It does a decent job of stacking when the stars are bright, not so decent when they are dim. About the same as SharpCap. That’s why others are using AstroToaster to live stack, since it uses DeepSkyStacker as its backend, which is more powerful than the ToupTek offering and has better calibration support.
My only gripe about RisingSky is the TIFF save and export supports only 8-bit, and I used that instead of FITS when I saved. My bad for not checking first. The post processing would have went better if I had 16-bit to start with. Live and learn, as they say.
The next night after the above image was taken, I tested the camera shooting with a 0.8X focal reducer for F/5.6. It definitely made a difference in the speed and I got more nebula with less exposure time. Plus, the field of view was wider:
The F/5.6 setup is also better since the camera is screwed onto the focal reducer with a T to C adapter. At F/7, I had to use an 2 inch extension with a regular eyepiece holder and leave it and the camera hanging out of the focuser a ways to even reach focus. So, there is less chance of misalignment or something slipping out of place with the reducer and T to C adapter.
In addition to M42, I also got some time on M41, which is an open cluster in the constellation Canis Major, next door to Orion. Open clusters are too easy with this setup. I can’t wait to try it on some globular clusters!
I did it. I bought a RisingTech (ToupTek) Sony IMX224-based eyepiece camera. Its a nice little low-noise cam that beats the pants off of the Aptina AR0130 color CMOS chip in my other ToupTek camera, as far as noise is concerned. I got it mainly to do Electronically Assisted Astronomy (EAA) which is sometimes all that is possible in a very light polluted environment.
I love the immediate display of a color image that it gives you. It lets you hop around the sky and see objects like dim galaxies and nebula without having to wait until you process the images to see what you’ve captured. There are various software packages that let you stack images on the fly and you don’t have to save any of the sub-images if you don’t want to. It creates the stack and you save one file in the end, if you like it enough.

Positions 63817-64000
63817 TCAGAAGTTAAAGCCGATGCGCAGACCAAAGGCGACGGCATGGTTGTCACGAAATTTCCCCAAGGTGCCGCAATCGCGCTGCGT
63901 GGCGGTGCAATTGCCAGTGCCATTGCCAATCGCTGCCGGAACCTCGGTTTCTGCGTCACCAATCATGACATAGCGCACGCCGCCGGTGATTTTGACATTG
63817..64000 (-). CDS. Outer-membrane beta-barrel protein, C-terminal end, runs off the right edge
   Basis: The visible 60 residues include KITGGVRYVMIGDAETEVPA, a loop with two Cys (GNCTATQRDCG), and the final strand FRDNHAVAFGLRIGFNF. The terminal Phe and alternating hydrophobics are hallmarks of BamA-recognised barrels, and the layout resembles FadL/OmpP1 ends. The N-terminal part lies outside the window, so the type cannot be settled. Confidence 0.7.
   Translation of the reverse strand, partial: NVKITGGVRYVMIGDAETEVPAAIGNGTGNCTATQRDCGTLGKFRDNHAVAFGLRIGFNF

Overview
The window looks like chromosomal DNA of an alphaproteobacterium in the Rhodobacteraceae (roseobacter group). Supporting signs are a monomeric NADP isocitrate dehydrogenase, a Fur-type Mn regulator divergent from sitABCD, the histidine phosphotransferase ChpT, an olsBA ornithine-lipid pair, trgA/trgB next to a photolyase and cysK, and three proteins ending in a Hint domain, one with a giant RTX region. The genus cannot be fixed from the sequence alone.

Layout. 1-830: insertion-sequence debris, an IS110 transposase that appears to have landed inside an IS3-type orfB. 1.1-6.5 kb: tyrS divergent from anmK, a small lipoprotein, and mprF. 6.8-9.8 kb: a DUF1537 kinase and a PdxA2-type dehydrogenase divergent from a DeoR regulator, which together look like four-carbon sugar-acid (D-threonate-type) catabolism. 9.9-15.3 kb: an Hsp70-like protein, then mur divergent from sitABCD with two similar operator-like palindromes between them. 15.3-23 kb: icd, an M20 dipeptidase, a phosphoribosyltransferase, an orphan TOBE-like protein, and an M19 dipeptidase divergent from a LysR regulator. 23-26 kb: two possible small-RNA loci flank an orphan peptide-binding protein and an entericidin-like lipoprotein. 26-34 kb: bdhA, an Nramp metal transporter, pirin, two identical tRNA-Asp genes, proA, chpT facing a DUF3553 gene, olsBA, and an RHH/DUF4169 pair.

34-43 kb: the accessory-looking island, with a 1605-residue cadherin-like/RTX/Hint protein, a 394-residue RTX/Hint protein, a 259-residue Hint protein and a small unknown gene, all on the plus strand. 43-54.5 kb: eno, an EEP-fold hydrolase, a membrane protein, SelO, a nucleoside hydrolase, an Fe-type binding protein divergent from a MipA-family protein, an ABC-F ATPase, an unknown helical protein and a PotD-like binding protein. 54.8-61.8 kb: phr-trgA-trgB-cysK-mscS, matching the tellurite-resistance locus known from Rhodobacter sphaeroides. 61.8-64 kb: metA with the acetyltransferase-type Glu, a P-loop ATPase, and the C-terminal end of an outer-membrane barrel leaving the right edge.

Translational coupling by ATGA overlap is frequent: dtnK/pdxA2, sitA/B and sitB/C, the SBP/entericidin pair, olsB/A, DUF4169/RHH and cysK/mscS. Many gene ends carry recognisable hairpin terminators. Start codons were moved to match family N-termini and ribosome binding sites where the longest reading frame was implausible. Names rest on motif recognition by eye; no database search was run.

I did a little of both keeping images for later and just looking at stuff and not saving the stack when moving on to other objects. It was fun and I actually stayed up all night doing it.
I plan on doing lots more of this EAA form of amateur astronomy in the future and I think the new camera was a good investment ($168.00 shipped from China, total!) It is inexpensive enough that almost any amateur astronomer can now afford one.
I was fooling around with the Toupcam from a red/white LP zone and trying to get Comet 41P to show up. I ended up using SharpCap and doing live stacking with between 10 to 23 x 8 sec exposures for each stack. Then, I combined those stacks in IRIS and aligned them on the comet. It came out to be a total of 18 minutes worth of exposure, albeit in a heavy LP zone. So, I got it to show up, but the color and faint details of the tail and coma got lost in the noise.
It was Friday, March 3, 2017 and the weather was iffy for imaging at my dark sky location. So, I decided to stay in town and try some short-exposure imaging with the Toupcam color planetary/guider cam I have.
I also wanted to try out an adapter I purchased for the Orion Star Shoot so that it can work with the Orion Ultra-Mini, 130mm, F/4.3 guider scope I’ve been using. This worked better with PHD2 than I thought it would. It seemed more accurate than the Toupcam with less dropped frames. In fact, I’ll probably leave this as the permanent guider setup.
For the Toupcam, I used a two inch extension on the TV-85 at F/7, but I still had to let the cam and extension hang halfway out the focuser to even reach focus. But, it was stable enough to try some simple targets like the Orion Nebula.
I used a software program called SharpCap for acquisition, dark subtraction and stacking. It worked well enough for M42, but it had trouble with stacking dimmer objects like M46, an open cluster with plenty of stars in it. I used IRIS to stack the individual frames manually for that one.
The last two images were tests of a relatively dim galaxies, like NGC 4565 and M64. I only got 16 frames for NGC 4565, so it is not too special. But, it shows the galaxy well enough to recognize what it is. Like the previous image, it was also stacked manually in IRIS.
For my M64 dim galaxy test, I accumulated 38 frames @ 8 sec each. It was also a test of using a video file format called .SER that was designed for astronomical imaging. It is like a video file. After I downloaded a SER viewer/player, which also let me export the frames out as TIF format, I was able to bring the data into IRIS and stack.
Images of Comets, Nebulae, Galaxies and Star Clusters